Home truths - Issue 88 - Magazine | Monocle

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According to chef Anthony Rose (pictured), being expelled from Montréal’s Concordia University in the late 1980s for cheating on a cartography exam was the best thing that could have happened to him. “I wasn’t a very good student,” he says as he settles into one of the dusky red booths of his newest restaurant, Swan by Rose and Sons, which opened in Toronto this summer.

Since graduating from the California Culinary Academy in San Francisco’s Tenderloin district in the early 1990s, Rose has become one of Toronto’s most lauded restaurateurs, known for taking over what he calls the “dying lights” of the city’s dining scene and illuminating them anew. “It is in our heart and soul to go to these places that have been such a big part of our culture,” he says. “So when the Swan came up for business, it really was a dream come true.”

After 17 years as an institution the Swan closed in March this year, having fallen into financial difficulty. The outcry was palpable, especially from those who had spent hours enjoying a breakfast of its famed eggs benedict or a glass or two of Toronto’s beloved brunch cocktail, the Caesar. Eggs benedict is still on the menu but is now served on homemade sourdough along with a choice of wild mushrooms – sourced from nearby woodland in Ontario – stewed peppers or cloth-bound cheddar.

The wood-framed booths were removed, cleaned and reupholstered before being returned to the Swan’s long, dim dining room. A record player can be found sitting next to the kitchen and the shelves are heavy with records from Rose’s own vinyl collection. “It still has that little bit of dankness to it, that feeling of being old school,” he says with relish. “It’s still very much a diner but just a little sexier than most.”

Swan by Rose and Sons is the fourth in Anthony Rose and his business partner Robert Wilder’s roster of restaurants and it takes a similarly thematic approach to its forebears. Rose’s first restaurant, Rose and Sons, opened in 2012 and is housed on the premises of another popular former diner. The aim is to elevate the simple home-style food from the disappointing to the desirable. His subsequent restaurant, Big Crow, opened in 2013 and puts a spin on Canadian barbecue, while Fat Pasha opened a year later and serves the Jewish cookery that dominated Rose’s childhood.

“At all the restaurants I really encourage the chefs to do what they want to do,” says Rose, over the spatter of pork tenderloin being seared in the kitchen behind him by chef Sonia Marwick. “The way I see it with our restaurants [is that] we’re not the cheapest, we’re not the most expensive. But we offer very good, simple food and that really drives everything we do.”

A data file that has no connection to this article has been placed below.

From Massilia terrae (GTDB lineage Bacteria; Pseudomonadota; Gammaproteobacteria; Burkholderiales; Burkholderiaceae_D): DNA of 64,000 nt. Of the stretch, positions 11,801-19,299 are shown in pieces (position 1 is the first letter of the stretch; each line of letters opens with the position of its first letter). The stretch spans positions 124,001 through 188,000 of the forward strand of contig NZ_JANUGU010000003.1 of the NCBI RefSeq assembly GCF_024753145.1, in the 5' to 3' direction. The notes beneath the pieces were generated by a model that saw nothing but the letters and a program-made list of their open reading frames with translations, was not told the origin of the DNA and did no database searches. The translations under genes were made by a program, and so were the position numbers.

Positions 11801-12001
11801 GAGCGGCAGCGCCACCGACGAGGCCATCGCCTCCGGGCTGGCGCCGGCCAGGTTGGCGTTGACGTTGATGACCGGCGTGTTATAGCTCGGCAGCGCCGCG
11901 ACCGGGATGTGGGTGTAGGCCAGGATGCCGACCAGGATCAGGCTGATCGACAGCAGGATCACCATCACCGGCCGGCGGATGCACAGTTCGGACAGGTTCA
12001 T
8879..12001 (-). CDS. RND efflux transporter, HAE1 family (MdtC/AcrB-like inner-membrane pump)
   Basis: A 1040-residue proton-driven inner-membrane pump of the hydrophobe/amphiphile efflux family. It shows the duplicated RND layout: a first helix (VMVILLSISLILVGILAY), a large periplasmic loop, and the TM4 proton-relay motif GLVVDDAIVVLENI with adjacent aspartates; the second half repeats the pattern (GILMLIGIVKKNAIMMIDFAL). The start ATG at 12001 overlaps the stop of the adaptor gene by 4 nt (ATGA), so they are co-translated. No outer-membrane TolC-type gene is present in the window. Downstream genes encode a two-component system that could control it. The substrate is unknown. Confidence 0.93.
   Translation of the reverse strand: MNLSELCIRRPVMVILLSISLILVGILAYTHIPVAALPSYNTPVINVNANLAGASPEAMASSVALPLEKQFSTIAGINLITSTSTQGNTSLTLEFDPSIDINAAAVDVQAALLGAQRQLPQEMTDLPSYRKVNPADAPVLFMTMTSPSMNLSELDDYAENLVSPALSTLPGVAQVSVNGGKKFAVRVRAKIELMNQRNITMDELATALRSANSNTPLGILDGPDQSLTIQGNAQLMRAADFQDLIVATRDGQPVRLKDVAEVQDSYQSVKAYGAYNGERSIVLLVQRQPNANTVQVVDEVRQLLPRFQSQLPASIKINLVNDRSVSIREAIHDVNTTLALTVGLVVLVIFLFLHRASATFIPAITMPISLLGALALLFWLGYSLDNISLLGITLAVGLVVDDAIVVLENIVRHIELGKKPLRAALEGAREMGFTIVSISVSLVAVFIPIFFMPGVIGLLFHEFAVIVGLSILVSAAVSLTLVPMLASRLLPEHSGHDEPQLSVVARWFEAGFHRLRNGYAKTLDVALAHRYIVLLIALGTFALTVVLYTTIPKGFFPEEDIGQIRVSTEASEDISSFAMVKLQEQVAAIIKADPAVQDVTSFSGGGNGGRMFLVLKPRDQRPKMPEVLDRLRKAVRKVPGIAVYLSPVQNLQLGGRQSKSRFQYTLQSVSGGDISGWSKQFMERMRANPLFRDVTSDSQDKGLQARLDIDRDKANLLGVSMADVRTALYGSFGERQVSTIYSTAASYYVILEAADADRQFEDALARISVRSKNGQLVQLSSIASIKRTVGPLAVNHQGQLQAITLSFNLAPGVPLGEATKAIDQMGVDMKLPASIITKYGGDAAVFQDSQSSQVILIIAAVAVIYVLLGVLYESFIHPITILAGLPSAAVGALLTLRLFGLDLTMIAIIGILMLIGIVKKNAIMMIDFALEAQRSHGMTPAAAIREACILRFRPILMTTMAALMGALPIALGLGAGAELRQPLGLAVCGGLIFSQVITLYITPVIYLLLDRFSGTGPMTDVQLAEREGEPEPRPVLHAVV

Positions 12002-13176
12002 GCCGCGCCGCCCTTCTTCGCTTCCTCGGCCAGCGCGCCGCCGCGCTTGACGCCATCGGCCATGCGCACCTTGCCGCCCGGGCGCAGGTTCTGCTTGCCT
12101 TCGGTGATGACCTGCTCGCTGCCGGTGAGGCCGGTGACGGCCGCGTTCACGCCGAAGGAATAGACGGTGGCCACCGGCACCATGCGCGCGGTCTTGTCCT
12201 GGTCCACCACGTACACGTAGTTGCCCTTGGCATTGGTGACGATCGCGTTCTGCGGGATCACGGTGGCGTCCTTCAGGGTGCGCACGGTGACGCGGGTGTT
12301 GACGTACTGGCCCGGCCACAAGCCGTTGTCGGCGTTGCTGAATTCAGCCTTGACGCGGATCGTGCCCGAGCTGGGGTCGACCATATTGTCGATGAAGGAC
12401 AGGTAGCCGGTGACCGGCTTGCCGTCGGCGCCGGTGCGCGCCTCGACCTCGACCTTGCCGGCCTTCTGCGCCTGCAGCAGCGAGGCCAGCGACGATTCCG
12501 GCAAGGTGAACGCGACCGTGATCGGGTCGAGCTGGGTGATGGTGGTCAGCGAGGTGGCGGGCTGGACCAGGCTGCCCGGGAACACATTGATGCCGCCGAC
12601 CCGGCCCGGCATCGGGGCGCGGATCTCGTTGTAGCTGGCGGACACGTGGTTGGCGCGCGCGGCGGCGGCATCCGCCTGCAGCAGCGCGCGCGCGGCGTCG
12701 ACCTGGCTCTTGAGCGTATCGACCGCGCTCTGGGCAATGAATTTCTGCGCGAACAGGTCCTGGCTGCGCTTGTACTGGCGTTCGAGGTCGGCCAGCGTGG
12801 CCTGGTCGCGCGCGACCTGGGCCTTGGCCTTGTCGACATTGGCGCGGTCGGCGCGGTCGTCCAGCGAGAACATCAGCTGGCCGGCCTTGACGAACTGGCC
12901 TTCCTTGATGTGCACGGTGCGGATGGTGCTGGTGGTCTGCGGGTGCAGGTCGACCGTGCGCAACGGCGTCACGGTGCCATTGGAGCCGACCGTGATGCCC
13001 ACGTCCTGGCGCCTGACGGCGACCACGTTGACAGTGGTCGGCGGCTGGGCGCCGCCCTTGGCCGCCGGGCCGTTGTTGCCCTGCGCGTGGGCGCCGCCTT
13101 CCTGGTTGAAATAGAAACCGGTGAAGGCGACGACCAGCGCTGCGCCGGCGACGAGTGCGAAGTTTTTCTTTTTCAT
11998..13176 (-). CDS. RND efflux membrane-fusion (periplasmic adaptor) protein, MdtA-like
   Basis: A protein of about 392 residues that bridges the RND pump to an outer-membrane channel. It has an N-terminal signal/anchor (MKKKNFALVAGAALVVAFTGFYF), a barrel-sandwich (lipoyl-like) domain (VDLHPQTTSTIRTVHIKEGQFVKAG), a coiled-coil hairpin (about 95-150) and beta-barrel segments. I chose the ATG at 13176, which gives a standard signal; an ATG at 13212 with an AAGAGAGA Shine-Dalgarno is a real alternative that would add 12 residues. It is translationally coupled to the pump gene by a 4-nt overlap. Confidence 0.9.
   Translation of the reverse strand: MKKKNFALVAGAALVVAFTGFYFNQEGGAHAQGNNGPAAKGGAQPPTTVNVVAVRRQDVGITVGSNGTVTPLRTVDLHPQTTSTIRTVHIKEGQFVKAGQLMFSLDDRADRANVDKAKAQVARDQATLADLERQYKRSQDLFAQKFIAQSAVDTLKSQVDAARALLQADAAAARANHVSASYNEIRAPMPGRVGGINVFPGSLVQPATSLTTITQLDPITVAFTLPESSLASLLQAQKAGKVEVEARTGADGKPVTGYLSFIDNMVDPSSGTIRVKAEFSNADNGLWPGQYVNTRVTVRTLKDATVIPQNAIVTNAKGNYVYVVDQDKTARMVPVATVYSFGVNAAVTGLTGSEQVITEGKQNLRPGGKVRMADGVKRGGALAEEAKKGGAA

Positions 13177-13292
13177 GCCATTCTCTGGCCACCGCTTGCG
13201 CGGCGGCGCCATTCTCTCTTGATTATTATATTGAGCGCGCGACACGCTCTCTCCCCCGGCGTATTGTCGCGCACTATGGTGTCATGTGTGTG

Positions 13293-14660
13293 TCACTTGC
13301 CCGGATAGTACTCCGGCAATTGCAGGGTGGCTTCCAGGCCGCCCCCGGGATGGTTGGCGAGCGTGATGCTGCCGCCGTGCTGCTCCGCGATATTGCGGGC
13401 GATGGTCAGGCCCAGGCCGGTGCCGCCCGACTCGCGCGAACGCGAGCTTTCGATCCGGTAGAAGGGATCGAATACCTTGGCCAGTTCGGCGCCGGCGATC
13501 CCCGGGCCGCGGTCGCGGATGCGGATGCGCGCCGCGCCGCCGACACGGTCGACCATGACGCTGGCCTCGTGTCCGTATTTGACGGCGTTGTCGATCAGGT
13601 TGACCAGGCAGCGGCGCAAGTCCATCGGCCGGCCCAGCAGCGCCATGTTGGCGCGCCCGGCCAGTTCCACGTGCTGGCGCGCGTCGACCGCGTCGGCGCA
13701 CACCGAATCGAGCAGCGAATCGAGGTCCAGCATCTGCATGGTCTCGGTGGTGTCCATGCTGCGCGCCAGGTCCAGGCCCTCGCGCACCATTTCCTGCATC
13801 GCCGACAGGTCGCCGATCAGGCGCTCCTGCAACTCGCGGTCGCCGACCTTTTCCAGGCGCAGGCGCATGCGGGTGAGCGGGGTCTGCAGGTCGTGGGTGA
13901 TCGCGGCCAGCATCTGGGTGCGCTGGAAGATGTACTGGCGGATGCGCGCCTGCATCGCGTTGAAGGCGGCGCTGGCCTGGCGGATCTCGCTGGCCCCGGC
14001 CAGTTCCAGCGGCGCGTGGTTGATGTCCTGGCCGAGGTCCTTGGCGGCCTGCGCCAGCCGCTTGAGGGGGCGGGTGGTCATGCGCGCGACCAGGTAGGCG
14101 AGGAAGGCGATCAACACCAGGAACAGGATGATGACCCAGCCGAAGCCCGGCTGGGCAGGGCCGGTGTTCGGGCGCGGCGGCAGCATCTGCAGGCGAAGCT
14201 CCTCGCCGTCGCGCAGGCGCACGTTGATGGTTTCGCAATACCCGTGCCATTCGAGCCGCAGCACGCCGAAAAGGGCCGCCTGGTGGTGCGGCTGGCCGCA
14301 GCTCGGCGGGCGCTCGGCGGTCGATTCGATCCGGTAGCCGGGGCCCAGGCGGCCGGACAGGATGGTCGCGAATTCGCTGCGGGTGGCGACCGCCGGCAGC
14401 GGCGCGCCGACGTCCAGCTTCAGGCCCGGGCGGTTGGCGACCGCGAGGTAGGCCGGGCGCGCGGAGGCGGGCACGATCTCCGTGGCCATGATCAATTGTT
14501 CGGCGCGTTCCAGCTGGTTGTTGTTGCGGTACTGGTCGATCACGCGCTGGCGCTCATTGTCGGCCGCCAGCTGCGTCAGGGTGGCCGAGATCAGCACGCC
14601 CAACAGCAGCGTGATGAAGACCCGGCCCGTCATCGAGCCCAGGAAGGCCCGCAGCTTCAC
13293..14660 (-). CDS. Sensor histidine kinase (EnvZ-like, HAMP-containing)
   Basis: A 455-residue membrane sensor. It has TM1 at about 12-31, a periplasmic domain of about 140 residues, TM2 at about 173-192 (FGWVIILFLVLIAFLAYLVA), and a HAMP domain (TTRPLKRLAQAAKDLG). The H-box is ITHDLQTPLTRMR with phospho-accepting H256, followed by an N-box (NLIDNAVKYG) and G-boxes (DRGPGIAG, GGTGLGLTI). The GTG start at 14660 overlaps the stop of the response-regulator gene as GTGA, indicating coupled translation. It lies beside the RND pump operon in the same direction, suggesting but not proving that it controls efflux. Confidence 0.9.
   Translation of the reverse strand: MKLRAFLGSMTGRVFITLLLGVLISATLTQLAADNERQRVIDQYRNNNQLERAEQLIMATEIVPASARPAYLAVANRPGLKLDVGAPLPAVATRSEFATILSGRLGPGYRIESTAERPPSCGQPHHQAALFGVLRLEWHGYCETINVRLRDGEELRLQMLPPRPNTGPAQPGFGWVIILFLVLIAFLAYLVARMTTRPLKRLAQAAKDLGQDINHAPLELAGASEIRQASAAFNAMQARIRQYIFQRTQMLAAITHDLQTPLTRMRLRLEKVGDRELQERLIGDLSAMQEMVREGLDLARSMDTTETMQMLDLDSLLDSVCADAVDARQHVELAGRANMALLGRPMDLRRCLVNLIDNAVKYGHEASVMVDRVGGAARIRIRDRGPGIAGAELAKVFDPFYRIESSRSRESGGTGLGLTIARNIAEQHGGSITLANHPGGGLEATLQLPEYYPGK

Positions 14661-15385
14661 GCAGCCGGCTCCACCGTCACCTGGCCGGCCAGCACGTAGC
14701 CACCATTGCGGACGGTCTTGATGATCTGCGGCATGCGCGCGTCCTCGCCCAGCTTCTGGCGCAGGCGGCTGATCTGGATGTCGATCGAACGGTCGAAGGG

Rose’s goal after graduating from cookery school was to open his first restaurant by the time he was 30. “But it didn’t actually happen until I was 40,” he says. “That’s why I’m moving so fast now: I’ve just got so much in me that I’ve got to get out.”

Recipe 1

Watermelon and bacon with hot sauce
Serves 4

1 watermelon, peeled without rind or pith
500g thick-cut bacon
½ bunch of mint, torn
1 ball burrata or mozzarella
¼ lemon, juiced
¼ lime, juiced
Salt and pepper to taste

For hot sauce
2 jalapeños, sliced
1 clove garlic
6 cherries, pitted and stemmed
60ml cup olive oil
2 tbsps water
Salt and pepper to taste

The method

  1. Cut watermelon into half-inch pieces and cover the base of a dinner plate. Season with salt and pepper, lemon and lime juices and set aside.

  2. Cook bacon until crispy and then place on paper towel.

  3. Tear burrata or mozzarella into big chunks, drizzle with olive oil then add both it and bacon to plate.

  4. Shower plate with mint. Combine blended hot-sauce ingredients and drizzle over plate to taste. Serve.

Recipe 2

Pork tenderloin, wild mushrooms with crème fraîche and tarragon
Serves 6

1kg pork tenderloin
3 heads of corn
225g wild chanterelle or morel mushrooms, cleaned
1 bunch tarragon, chopped
60ml cup crème fraîche
2 tbsps butter
3 tbsps white wine
3 tbsps olive oil
1 garlic clove
Salt and pepper to taste

The method

  1. Sauté mushrooms in hot olive oil and then add diced garlic at last second. Season with salt and pepper and set aside.

  2. Sear pork in olive oil until caramelised and serve medium.

  3. Remove pork from pan and place on serving tray. Heat oil in same pan until it smokes then add corn.

  4. Turn off heat and add mushrooms, crème fraîche, butter, white wine, tarragon, and salt and pepper to pan with corn. Pour over portioned pork and serve.

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